2. Let's begin by working with the S4 wheel well liner. Position the vented end to your left as I've done in this picture. Then select a location as a reference point. In this case I used the circular mark in the plastic as a guide point. I then laid down that yellow tape as a cutting guide. Make sure your line is straight otherwise it will make joining the two halves difficult. Once you're comfortable with the line you've made cut cleanly through the plastic. Toss the non-vented side, as you won't be needing it anymore.

3. Now it's time to grab your old stock wheel well liner and put it to good use. Orient your old liner in the same position the S4 one was in when you cut it. With the old liner in front of you place the vented section on top of your old liner. Move the vented section such that the screw holes in the lower left corner line up when viewed from above, if you fail to do it this way I can't guarantee your liner will go back in properly. Do not simply set them on top of each other...it's imperative that you align the screw holes from above (don't use the tooling marks for this step as they're different on the A4 liner, I almost found out the hard way). Once you've aligned them use the edge to strike a line on the stock A4 liner with your pencil, or score it with the razor blade.

4. Once you've scored your line carefully cut through the plastic you should now have a vented section from an S4 liner and the trim section from an A4 liner that when combined will create a, "Hybrid" ventilated A4 wheel well liner.

5. Here's the trickiest part...now you must combine the two sections to create one single piece. You can see my fist attempt was with epoxy coated strips of plastic, which I peeled off before it cured. While this method may seem good I elected to do something different. Using a soldering iron and strips of plastic harvested from the other leftover bits of the wheel well liner I, "welded" the two sections back together, using the plastic strips as, "solder". It really isn't too difficult; you just need to carefully work the iron in a circular motion while adding some more plastic until you've created a seam. Then you simply repeat the process on the other side. When you're done you'll have a fairly strong entirely waterproof wheel well liner. Be careful not to poke the iron through the plastic...work it with the edge of the tip. I used a 40-Watt Weller with a pretty big 800-degree chisel tip. Also please do this in a well-ventilated area, that is unless you're into that sort of thing, you've been warned.

6. As a possible alternative for those who don't have a soldering iron...you could epoxy it as I attempted to do. Or if you're not picky you could find some very aggressive tape and put it together that way. I picked that cutting point (circle area) specifically because each half of the liner to either side is very well supported with screws and such, so if you decide to use tape it will still be very solid...my concern was more of a water proofing one. With that in mind you would simply install the two halves then run a bead of silicone sealant in the tiny groove (assuming you cut accurately) left by the cutting operation.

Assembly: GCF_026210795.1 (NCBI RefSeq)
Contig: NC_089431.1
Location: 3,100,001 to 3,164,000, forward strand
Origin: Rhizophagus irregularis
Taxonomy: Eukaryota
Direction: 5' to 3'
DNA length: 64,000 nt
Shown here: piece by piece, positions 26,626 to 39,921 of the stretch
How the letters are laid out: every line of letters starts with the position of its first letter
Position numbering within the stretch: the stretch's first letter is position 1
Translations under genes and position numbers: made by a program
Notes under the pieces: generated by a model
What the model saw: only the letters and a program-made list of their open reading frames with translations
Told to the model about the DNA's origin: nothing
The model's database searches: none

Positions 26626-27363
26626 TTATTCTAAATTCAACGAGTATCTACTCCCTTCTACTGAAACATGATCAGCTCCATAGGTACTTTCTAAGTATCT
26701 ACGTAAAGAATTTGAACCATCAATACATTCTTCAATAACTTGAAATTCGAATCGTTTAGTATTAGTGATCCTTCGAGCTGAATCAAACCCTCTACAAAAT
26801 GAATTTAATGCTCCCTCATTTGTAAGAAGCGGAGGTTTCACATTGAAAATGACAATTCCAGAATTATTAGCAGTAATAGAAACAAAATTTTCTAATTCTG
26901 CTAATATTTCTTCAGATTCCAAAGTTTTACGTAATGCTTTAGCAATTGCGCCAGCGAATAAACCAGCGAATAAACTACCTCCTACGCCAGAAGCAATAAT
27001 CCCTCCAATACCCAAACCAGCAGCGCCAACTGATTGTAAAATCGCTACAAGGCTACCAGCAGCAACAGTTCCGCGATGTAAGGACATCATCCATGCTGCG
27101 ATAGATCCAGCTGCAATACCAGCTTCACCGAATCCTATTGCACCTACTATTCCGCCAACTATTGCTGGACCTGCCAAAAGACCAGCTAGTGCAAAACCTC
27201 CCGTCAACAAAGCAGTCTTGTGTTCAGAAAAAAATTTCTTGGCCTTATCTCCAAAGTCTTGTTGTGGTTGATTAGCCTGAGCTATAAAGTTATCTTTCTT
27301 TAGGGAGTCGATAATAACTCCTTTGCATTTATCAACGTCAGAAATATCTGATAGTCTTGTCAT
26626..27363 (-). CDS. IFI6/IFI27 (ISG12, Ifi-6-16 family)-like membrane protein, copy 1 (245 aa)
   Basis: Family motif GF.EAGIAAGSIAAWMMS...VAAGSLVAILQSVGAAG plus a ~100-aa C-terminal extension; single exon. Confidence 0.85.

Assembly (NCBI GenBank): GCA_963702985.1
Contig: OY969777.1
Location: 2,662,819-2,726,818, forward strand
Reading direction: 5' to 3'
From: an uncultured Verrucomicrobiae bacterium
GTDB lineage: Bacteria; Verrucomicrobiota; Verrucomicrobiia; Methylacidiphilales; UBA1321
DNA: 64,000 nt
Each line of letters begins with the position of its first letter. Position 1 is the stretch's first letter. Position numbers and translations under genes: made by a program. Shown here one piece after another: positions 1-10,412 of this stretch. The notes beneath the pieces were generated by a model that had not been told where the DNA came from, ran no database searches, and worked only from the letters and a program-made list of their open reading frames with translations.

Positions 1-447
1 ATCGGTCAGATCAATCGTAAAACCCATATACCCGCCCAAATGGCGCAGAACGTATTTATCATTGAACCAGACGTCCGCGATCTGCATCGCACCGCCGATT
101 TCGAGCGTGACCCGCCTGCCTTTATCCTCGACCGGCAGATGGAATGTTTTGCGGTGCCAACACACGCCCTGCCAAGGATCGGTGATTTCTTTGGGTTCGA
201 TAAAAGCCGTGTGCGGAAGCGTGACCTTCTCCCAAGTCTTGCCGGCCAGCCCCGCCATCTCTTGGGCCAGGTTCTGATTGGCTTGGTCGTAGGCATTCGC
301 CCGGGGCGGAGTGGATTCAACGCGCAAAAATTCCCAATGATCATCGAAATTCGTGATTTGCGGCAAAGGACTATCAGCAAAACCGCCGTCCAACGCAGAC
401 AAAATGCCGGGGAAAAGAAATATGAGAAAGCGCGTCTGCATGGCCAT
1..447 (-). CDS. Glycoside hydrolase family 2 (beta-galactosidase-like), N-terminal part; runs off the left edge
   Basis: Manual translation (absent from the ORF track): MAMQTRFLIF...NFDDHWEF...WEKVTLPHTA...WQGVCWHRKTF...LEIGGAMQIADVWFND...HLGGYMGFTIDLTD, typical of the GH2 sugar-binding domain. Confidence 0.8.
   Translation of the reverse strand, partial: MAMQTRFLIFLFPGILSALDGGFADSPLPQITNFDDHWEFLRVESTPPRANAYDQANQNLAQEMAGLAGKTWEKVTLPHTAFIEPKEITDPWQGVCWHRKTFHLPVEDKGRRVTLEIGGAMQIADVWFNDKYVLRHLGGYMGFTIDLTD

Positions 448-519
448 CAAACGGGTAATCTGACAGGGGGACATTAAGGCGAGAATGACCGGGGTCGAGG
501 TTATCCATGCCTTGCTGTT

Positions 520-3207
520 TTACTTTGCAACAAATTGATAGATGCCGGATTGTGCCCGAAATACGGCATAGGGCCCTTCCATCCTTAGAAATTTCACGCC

7. Assembly is the reverse of disassembly you should have 11 Torx screws and 2 plastic nuts. Note that the little black washer that's integrated in the liner edge of the liner goes on the outside...to protect the paint from cracking under the pressure of the screw I presume.



This picture has been included to show you the general location of the intercooler with respect to the vents, which are present on the S4 wheel well liner.


Here we have a picture of the liner in place.


Here we have another picture of the liner in place with the tire. Notice that the tire is fairly close...I'd imagine this would create some fierce vacuum possibly drawing the air through the intercooler with some force.

Observations & Final Notes:

First a friendly warning...don't drive w/o the liner installed. There is an outside chance a rock or pebble could get stuck in the tread of your tire at which point it could be thrown at the inside of your front quarter panel at a terrific velocity causing a volcano like ding and paint damage. This didn't happen to me cause I caught myself in the nick of time, again you've been warned.

Lastly, my personal observations about the mod, well as of yet I really don't have any as I just finished it a few hours ago. I did drive briefly and it did seem that in gear acceleration was MAYBE a hair better...but it's hard to say, couldn't be any worse. Besides it's a tiny investment...I've seen people spend their hard-earned dollars on far more dubious performance mods than this one. So with that I bid you ado' happy motoring.

BTW - I'd like to thank Christian J. Long, as his post was the one that got me going on this whole trip.